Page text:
Recently one of our parishioner’s came across a book for spiritual reading entitled: Rediscover Catholicism: A Spiritual Guide to Living with Passion and Purpose, by Matthew Kelly. This parishioner liked it so much that she made a donation of several hundred copies of the book to our parish of Mary Immaculate of Lourdes. (I would have
liked to acknowledge this parishioner by name for her generosity but she has asked to remain anonymous.)
The books are set up in the front vestibule of the church and are offered gratis. The only stipulation is that you take a copy with the intention of actually reading it or with the intention at least of passing it on to somebody who might benefit from it and who would not take it amiss. The book is written in an engaging popular style and is quite solid in its representation of the Catholic faith to our contemporary American society.
To give an example, I quote from the beginning of the chapter on Spiritual Reading:
Books change our lives. Most people can identify a book that has marked a life-changing period for them. It was probably a book that said just the right thing at just the right time. They may have been just words on a page, but they came to life for you and in you, and because of them you will never again be the same. Books really do change our lives, because what we read today walks and talks with us tomorrow. Earlier in our discussion of prayer and contemplation, we spoke of the cause-and-effect relationship between thought and action. Thought determines action, and one of the most powerful influences on thought is the material we choose to read. Reading is to the mind what exercise is to the body and prayer is to the soul… The goal of spiritual reading is to ignite the soul with a desire to grow in virtue and thus become the best-version-of-oneself. Like all other spiritual exercises and activities, spiritual reading seeks to encourage us to live a life of holiness.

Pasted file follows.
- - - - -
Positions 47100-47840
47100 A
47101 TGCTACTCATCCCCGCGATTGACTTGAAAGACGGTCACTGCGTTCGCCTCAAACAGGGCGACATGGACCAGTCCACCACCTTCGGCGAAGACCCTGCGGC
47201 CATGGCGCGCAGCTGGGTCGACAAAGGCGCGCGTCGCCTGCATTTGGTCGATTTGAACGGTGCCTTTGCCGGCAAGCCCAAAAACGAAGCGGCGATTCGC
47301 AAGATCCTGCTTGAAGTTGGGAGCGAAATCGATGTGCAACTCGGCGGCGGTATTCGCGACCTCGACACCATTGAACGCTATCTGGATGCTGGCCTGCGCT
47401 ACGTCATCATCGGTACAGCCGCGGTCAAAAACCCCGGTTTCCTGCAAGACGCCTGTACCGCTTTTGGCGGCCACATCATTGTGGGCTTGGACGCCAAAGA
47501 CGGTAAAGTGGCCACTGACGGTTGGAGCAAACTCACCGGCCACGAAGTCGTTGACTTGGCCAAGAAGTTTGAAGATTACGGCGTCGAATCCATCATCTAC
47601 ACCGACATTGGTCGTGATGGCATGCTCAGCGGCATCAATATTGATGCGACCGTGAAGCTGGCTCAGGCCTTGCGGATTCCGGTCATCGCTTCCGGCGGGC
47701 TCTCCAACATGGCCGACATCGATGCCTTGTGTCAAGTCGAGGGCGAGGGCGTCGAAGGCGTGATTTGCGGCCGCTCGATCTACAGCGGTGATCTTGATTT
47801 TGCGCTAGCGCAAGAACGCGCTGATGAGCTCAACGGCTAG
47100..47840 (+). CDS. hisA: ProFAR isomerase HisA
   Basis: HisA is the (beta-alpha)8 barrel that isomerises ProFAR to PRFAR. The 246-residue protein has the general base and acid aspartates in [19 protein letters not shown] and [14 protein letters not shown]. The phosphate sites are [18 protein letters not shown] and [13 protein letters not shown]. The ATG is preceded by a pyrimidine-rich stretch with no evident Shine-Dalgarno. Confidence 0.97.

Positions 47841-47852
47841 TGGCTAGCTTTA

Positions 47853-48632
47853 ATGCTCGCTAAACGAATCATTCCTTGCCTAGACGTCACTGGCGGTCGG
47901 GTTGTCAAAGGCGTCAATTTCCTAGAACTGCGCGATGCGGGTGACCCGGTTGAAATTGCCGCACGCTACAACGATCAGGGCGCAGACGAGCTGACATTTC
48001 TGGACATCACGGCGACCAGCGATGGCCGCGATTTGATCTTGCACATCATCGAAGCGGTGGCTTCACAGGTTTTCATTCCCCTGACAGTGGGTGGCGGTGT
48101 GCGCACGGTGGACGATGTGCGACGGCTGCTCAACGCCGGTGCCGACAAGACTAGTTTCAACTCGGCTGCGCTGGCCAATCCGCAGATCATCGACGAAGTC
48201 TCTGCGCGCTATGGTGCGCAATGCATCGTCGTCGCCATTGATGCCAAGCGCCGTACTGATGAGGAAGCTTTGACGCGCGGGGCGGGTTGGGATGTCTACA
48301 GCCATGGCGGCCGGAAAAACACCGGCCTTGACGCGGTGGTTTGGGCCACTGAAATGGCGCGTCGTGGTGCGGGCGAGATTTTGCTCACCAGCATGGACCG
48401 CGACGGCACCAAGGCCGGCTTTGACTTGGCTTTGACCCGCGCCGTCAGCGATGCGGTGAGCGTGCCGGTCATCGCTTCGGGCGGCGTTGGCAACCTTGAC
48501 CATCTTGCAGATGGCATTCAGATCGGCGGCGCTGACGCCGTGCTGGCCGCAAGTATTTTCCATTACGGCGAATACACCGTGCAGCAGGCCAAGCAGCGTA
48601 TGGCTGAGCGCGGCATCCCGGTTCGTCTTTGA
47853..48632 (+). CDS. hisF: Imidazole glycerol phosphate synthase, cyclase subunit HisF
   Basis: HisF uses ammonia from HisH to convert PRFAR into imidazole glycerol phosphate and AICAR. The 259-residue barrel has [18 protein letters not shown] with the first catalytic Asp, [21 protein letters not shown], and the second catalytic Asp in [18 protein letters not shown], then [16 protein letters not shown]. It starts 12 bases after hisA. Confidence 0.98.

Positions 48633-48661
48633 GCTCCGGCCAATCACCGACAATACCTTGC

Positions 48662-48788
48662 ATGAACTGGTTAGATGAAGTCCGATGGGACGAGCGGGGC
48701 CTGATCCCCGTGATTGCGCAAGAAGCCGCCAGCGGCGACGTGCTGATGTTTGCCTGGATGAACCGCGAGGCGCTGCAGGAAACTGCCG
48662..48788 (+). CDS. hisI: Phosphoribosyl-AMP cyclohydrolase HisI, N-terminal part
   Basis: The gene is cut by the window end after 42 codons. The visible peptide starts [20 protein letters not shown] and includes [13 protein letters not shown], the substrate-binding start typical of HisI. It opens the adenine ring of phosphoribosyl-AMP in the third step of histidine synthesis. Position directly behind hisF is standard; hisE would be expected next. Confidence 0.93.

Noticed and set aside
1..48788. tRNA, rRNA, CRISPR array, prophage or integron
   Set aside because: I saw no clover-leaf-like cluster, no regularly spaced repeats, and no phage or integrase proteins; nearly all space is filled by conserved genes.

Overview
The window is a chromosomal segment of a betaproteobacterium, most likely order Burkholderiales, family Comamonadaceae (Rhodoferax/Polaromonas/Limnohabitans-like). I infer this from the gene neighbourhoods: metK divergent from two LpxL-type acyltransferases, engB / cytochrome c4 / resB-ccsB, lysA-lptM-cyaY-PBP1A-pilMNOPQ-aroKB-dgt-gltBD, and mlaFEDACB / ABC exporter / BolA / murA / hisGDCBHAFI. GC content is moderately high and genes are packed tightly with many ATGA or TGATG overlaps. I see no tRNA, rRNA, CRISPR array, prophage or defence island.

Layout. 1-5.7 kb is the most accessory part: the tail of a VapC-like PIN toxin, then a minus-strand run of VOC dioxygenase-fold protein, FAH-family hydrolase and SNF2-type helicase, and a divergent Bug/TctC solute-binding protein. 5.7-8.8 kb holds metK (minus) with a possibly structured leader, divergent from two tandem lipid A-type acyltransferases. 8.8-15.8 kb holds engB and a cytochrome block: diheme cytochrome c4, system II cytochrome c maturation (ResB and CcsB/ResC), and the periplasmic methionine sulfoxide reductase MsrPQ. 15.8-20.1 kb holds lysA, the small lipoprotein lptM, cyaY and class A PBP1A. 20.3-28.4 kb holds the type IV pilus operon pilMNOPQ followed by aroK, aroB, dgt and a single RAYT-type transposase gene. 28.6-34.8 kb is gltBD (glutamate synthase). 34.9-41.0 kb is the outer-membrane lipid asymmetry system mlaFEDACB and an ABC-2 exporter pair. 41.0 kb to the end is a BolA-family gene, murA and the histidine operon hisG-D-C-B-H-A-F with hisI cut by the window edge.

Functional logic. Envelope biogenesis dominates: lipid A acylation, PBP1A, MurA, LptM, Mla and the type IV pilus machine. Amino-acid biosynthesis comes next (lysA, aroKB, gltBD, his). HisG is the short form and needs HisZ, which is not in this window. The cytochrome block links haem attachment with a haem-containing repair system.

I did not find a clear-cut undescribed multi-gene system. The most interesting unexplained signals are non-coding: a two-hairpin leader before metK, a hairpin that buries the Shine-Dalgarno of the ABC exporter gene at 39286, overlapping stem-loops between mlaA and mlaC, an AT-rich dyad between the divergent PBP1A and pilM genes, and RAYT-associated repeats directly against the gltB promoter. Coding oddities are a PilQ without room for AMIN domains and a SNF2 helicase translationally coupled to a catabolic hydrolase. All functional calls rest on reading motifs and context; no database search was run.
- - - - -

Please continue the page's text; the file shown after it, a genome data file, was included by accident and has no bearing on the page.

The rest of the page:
Matthew Kelly is making a basic but important point. The habit of Spiritual Reading is one of the building blocks of the moral and spiritual life. It is something every Catholic over the age of 14 has to take responsibility for. We are responsible both for what’s in our minds— and for what’s not in our minds, but should be. We need to continually refresh our thinking and inform ourselves by good, solid reading material that helps us to think about God and the things of God, and that in turn helps us when we seek to pray to God. Ten to fifteen minutes a day is not too hard to find in even the busiest life. If you are making spiritual reading part of your Lenten observance, well and good. But make sure that it becomes a good habit to carry over in your every-day life once the Lenten Season is done.